THE long and arduous journey to unleashing Britain from the shackles of European Union membership is nearing its conclusion. More than four years on from the decisive referendum result, we must not become complacent in these final moments.
It is imperative that this government does not sell out Britain, and leave us beholden to EU laws and regulations in all but name.
My optimism about the future of our great nation has never wavered. Even now, despite the chaos inflicted by the pandemic, and the measures subsequently inflicted upon the British people by this government, I still maintain that the UK can make a spectacular success out of leaving the EU. Indeed, Covid has highlighted the benefit of being free to act quickly as we need.
For the future prosperity of the UK’s economy and social fabric, it is essential that we do so.
As always, Boris Johnson’s snappy slogans during last year’s general election are in danger of not being backed up by reality and action. The negotiating team has performed well through the year led by Lord Frost, but this will count for nothing if Boris loses his bottle at the critical last moment.
The fisheries debate epitomises my concerns. This is an iconic British industry, and a critical issue on which to make a stand; the opportunity for growth in jobs and regeneration for coastal communities are huge.
Ministers are scrabbling to backtrack, to claim the sector has little economic importance, and thus lay the groundwork for a double-crossing. That is a message that is simply not good enough for the 20,000 people employed in the British fishing industry.
While it has been encouraging to see the provisional results of leaving the EU’s outdated and restrictive regulatory systems, in the form of a speedily-approved coronavirus vaccine, it remains unclear to what extent Boris is willing to accept regulatory alignment and supervision under the EU’s bureaucratic European Court of Justice rules.
The Medicines and Healthcare products Regulatory Agency’s applaudable success showcases what a Britain, unshackled from bureaucracy, can accomplish. We need to give business the resources, protection and trust that EU membership has robbed them of for decades.
It is in this spirit that we must embrace the World Trade Organisation rules if the EU is to continue with its unreasonable demands. WTO rules present significant opportunity for the UK, as long as the Government facilitates them properly in the form of cutting corporation tax, changing VAT rules to favour our businesses and the ditching of unnecessary regulations.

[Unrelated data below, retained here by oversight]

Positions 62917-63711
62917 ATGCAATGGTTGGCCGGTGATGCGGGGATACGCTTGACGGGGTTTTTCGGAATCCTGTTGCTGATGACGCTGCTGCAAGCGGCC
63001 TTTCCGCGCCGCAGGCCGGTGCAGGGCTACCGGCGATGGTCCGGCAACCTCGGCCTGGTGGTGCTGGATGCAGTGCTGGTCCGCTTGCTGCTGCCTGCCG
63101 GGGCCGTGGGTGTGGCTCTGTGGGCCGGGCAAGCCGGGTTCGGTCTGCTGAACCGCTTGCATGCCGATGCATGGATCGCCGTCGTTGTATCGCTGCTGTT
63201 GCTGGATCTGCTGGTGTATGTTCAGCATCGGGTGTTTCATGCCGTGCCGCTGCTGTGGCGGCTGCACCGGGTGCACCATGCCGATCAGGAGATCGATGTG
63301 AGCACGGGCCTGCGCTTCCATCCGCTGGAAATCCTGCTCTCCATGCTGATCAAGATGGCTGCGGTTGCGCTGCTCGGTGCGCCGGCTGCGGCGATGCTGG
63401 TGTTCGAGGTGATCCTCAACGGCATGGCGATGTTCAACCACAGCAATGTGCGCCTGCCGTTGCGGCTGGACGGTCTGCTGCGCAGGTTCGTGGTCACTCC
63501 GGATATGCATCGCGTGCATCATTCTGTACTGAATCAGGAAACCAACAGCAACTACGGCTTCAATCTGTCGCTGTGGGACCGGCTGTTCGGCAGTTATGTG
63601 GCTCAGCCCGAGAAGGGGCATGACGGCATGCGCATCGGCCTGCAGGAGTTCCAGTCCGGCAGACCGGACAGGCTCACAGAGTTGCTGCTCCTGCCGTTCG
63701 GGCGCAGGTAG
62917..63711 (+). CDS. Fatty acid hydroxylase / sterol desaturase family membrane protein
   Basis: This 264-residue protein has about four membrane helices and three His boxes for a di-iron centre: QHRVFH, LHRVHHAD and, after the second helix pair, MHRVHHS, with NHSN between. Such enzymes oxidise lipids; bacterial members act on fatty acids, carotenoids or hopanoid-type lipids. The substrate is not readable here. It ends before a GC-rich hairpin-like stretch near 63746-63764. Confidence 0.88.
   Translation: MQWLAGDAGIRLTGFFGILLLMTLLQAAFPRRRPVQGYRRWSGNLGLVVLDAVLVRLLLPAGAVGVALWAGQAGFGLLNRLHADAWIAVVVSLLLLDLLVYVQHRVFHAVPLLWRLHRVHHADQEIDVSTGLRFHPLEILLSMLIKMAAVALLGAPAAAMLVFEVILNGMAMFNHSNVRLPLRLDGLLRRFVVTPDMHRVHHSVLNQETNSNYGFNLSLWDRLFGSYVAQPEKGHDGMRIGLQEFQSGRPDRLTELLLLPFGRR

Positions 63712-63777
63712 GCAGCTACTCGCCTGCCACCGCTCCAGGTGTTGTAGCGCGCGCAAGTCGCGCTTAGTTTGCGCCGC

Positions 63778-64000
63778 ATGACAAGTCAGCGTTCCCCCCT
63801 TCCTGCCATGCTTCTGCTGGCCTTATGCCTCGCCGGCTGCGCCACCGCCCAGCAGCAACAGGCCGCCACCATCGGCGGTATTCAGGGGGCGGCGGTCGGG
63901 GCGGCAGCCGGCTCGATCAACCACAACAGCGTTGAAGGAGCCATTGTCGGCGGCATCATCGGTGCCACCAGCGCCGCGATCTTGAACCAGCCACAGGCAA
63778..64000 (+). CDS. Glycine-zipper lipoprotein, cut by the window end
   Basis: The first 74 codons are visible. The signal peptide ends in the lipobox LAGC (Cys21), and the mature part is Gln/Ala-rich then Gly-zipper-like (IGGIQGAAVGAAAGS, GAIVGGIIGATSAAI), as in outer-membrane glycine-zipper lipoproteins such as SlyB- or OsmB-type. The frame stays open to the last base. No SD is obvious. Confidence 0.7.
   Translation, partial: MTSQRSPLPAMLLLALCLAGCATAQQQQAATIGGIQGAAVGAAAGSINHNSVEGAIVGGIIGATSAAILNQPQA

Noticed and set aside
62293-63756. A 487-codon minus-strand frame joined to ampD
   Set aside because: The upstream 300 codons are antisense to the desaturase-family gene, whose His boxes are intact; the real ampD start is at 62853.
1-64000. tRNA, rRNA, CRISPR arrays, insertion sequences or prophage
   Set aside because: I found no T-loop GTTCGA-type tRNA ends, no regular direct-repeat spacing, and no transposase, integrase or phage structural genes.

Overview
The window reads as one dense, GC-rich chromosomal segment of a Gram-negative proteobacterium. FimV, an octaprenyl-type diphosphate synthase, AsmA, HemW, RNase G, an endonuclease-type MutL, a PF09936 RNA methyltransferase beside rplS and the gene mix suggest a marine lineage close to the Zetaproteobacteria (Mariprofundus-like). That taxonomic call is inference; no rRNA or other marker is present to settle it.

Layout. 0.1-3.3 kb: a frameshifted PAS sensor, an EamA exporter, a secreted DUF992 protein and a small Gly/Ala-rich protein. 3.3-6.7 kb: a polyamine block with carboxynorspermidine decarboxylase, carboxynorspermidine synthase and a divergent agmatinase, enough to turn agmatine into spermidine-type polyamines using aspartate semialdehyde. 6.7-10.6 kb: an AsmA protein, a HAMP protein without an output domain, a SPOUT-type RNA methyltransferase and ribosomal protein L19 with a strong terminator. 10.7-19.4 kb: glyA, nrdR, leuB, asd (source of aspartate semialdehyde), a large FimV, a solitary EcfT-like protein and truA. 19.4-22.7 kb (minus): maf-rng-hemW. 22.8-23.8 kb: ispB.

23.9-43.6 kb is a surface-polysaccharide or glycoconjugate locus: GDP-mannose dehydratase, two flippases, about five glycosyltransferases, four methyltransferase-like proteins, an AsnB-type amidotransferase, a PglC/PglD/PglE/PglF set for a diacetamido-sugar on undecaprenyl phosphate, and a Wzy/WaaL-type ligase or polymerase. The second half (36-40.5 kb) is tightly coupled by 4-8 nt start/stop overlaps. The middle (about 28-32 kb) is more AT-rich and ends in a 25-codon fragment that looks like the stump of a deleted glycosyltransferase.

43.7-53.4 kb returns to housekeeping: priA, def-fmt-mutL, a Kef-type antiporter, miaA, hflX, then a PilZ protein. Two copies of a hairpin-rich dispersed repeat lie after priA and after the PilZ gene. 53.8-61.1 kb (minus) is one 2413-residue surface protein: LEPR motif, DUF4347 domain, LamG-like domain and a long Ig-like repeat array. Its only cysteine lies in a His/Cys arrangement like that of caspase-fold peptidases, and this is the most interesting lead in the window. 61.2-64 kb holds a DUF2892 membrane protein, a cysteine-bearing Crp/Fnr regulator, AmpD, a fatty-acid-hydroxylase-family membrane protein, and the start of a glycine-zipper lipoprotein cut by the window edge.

Britain is a nation of entrepreneurs, and an economy that is powered by small and medium-sized enterprises (SMEs). We have an abundance of impassioned, intelligent and successful business people who will doubtless take emphatic advantage of more favourable measures.
Creating such an environment will see investment pour into Britain; much needed in a post-pandemic climate and a surge for our businesses that would leave many of our European neighbours looking on enviously.
The time has come for Mr Johnson to step up and show true leadership. Indeed, his poll ratings would go through the roof if he walks away from these negotiations with his head held high.
If an agreement is reached, the onus is on our MPs to heavily scrutinise the legislation that is put before Parliament. This cohort of MPs would do well to remember how their predecessors were judged on the issue, and how much it meant to the people; all reflected in 2019’s General Election results.
Following the turmoil of the last year, let alone the last four, we need to seize the scarce opportunities made available to us – and Brexit is the greatest and most significant of opportunities.
We need a bolder, braver and brighter Britain. A Britain that recaptures the spirit of ambition, freedom and never-say-die attitude that first secured our place the top table of the world stage.
The buck stops with the Prime Minister and his Cabinet. If this government sells out Britain, the public will never forgive him, nor the Conservative Party, for doing so, and nor should they. There is a growing appetite for reform across the UK in so many ways.
A proper Brexit is the catalyst, the big chance. If Boris doesn’t show the courage needed now, then we will.